The "Anatomy & Physiology" Of the Structural Fireground

I believe there is no better way to understand the relationship between tension and compression than to analyze how a suspension bridge works. Perhaps there is no better suspension bridge to analyze than the Golden Gate Bridge in San Francisco, CA.


I believe there is no better way to understand the relationship between tension and compression than to analyze how a suspension bridge works. Perhaps there is no better suspension bridge to analyze than the Golden Gate Bridge in San Francisco, CA. There are plenty of books and manuals that define...


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I believe there is no better way to understand the relationship between tension and compression than to analyze how a suspension bridge works. Perhaps there is no better suspension bridge to analyze than the Golden Gate Bridge in San Francisco, CA.

There are plenty of books and manuals that define tension and compression, but do firefighters truly understand the tension/compression relationship and why structural engineers choose either tension or compression to move stress from one structural component to the next? This article will describe how the Golden Gate Bridge uses tension and compression to transfer live and dead loads — cars, trucks, concrete, steel, rain, wind, people and concrete — to the bottom of San Francisco Bay as compression. We begin with some Golden Gate Bridge background, followed with a photographic tour that will describe how the bridge uses tension and compression to resist gravity.

The Golden Gate Bridge

Engineered by Joseph B. Strauss, Golden Gate Bridge construction started in 1933 and was completed in 1937 at a cost of $27 million — five months late and $1.3 million under budget. (Strauss said, "It took two decades and 200 million words to convince people that the bridge was feasible.") Eleven workers were killed during construction; at least 1,200 people have jumped from the bridge. From abutment to abutment, the Golden Gate Bridge stretches 1.7 miles (8,981 feet). The total length of the suspended span sections is 1.2 miles (6,450 feet). The middle span suspended between the towers stretches 4,200 feet. The length of one side span is 1,125 feet. The highest clearance above the water is 220 feet. The height of the towers above the water is 746 feet. The height of the towers above the roadway is 500 feet. The width of the bridge is 90 feet. The width of the roadway between curbs is 62 feet. The sidewalk is 10 feet wide. Each leg of each tower base measures 33 by 54 feet.

As of 1986, the total combined dead load of the Golden Gate (bridge, anchorages and approaches) was 887,000 tons. The live-load capacity was calculated to be 4,000 pounds per lineal foot. The bridge deck (roadway, sidewalks and curbs) weighs 3,830 pounds per lineal foot. The concrete paving weighs 6,470 pounds per lineal foot. The bridge deck is suspended by a series of vertical cables.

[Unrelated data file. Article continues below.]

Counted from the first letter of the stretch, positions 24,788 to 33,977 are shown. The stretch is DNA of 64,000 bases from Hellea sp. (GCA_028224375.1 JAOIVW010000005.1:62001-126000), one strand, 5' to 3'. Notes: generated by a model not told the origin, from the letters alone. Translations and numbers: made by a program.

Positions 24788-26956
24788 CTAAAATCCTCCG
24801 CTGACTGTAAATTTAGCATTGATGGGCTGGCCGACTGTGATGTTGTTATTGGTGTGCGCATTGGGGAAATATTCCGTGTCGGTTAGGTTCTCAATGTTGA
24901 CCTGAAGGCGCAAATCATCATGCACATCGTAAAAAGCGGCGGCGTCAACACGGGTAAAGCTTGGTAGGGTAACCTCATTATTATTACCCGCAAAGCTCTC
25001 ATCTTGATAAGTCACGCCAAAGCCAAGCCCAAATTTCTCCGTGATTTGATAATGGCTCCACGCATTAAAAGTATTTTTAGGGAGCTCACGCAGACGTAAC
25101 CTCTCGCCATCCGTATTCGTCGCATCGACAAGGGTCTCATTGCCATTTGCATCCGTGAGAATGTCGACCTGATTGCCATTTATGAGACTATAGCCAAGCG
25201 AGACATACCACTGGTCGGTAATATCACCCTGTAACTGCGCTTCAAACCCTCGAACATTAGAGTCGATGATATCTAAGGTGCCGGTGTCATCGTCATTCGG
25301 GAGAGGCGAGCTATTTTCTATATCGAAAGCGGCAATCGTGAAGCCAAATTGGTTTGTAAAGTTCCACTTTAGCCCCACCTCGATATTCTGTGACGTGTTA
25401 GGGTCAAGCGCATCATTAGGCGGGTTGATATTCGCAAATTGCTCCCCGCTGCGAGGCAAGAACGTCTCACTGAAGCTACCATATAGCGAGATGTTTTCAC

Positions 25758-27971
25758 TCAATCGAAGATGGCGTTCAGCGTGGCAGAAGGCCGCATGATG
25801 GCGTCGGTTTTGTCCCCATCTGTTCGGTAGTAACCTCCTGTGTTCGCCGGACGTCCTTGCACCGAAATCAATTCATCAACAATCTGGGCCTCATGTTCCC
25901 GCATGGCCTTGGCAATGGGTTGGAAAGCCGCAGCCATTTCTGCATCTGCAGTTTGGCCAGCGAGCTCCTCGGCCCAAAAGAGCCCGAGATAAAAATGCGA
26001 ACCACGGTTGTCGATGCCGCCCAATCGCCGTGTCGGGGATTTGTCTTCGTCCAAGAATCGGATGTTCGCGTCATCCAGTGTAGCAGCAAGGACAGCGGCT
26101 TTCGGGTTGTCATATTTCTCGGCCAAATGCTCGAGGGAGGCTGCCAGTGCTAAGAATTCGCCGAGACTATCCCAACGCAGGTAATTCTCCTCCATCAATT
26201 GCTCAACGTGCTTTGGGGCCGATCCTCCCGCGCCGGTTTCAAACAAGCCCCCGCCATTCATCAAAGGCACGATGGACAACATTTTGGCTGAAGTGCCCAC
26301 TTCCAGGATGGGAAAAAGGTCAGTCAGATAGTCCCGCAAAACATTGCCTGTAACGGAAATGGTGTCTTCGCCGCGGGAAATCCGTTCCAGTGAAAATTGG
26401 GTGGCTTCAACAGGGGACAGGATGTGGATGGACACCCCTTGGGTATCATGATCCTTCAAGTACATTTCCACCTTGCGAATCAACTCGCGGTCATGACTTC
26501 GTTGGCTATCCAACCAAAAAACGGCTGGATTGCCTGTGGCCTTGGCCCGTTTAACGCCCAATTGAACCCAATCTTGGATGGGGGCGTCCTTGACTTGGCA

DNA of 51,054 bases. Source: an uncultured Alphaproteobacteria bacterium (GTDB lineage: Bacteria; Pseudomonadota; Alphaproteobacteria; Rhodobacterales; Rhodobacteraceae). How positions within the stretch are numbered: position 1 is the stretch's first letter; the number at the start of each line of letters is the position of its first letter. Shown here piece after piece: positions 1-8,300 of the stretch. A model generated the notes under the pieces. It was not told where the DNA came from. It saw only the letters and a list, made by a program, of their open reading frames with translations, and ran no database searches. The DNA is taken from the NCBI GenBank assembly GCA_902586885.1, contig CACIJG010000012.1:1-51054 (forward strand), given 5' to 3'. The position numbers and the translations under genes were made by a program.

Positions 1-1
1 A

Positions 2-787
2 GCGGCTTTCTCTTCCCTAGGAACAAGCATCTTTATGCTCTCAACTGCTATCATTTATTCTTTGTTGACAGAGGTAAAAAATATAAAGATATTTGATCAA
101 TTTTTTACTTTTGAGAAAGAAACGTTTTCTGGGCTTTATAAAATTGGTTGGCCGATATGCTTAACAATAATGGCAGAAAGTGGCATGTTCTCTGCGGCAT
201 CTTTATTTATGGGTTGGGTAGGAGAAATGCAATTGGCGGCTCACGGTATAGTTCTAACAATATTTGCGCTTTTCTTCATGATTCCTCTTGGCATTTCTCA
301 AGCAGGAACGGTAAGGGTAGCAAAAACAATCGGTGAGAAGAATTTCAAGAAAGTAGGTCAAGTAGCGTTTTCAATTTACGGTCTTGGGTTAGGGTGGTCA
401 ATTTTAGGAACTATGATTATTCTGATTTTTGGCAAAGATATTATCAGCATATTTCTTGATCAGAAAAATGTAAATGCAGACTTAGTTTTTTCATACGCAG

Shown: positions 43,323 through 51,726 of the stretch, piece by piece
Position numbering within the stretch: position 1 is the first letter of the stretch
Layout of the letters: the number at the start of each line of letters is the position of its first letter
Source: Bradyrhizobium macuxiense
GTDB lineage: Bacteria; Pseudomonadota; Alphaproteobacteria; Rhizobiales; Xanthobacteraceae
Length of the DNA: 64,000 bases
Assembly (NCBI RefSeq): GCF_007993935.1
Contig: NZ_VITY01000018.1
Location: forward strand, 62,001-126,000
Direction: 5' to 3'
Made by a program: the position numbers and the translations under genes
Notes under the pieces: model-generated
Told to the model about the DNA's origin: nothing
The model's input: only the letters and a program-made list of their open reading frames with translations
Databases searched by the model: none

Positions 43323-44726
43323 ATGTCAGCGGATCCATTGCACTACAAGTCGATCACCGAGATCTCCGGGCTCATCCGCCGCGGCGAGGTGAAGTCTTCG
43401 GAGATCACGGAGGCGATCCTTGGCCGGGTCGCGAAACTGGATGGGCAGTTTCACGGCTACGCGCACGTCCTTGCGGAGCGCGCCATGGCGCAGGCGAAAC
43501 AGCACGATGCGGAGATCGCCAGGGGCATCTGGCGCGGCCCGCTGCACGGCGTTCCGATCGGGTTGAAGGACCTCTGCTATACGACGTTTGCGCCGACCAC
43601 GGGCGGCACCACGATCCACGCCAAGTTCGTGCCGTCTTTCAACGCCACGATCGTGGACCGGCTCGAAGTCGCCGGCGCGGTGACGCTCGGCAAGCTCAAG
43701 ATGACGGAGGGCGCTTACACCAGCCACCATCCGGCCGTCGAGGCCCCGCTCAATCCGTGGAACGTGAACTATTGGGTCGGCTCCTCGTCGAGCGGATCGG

To prevent aeroelastic flutter (dynamic oscillations), the bridge deck was stiffened by using a series of steel trusses that weigh 33,000 pounds per lineal foot. (The open-web trusses also let wind pass through.) For example, the design wind pressures were 30 pounds per square foot on the bridge deck and suspension cables, and 50 pounds per square foot on the towers. Additional rigidity is provided by diagonal bracing between the parallel chord trusses; the diagonal bracing adds 600 pounds per lineal foot.

The bridge has two main cables that pass over the tips of the two main towers and are secured at each end by gigantic on-shore anchorages. The total weight of each on-shore anchorage is 60,000 tons. The south anchorage is on the San Francisco shore; across the bay, the north anchorage is on the Marin County shore near Sausalito. More than one million tons of concrete was used to complete the anchorages.

The main cables rest atop the columns of each main tower in huge steel castings called saddles. The diameter of one main cable is 36 and 3/8ths inches. The length of one main cable is 7,650 feet. Each main cable is comprised of 80,000 miles of galvanized steel wires. Each main cable contains 61 bundles, or strands, of galvanized steel wire. The 61 bundled strands are comprised of 27,572 wires; the diameter of each wire is 0.192 inches. The spinning of the main cable wires took six months and nine days to complete. The (tested) tensile strength of the main cables in 235,000 pounds per square inch; the yield strength of the main cables is 182,600 pounds per square inch. The bridge deck and roadway are suspended by 250 pairs of vertical suspension cables (referred to as stringers or hangers). The diameter of each vertical cable measures two and 11/16th inches. Including the vertical cables and connection hardware, both main cables weigh 24,000 tons.

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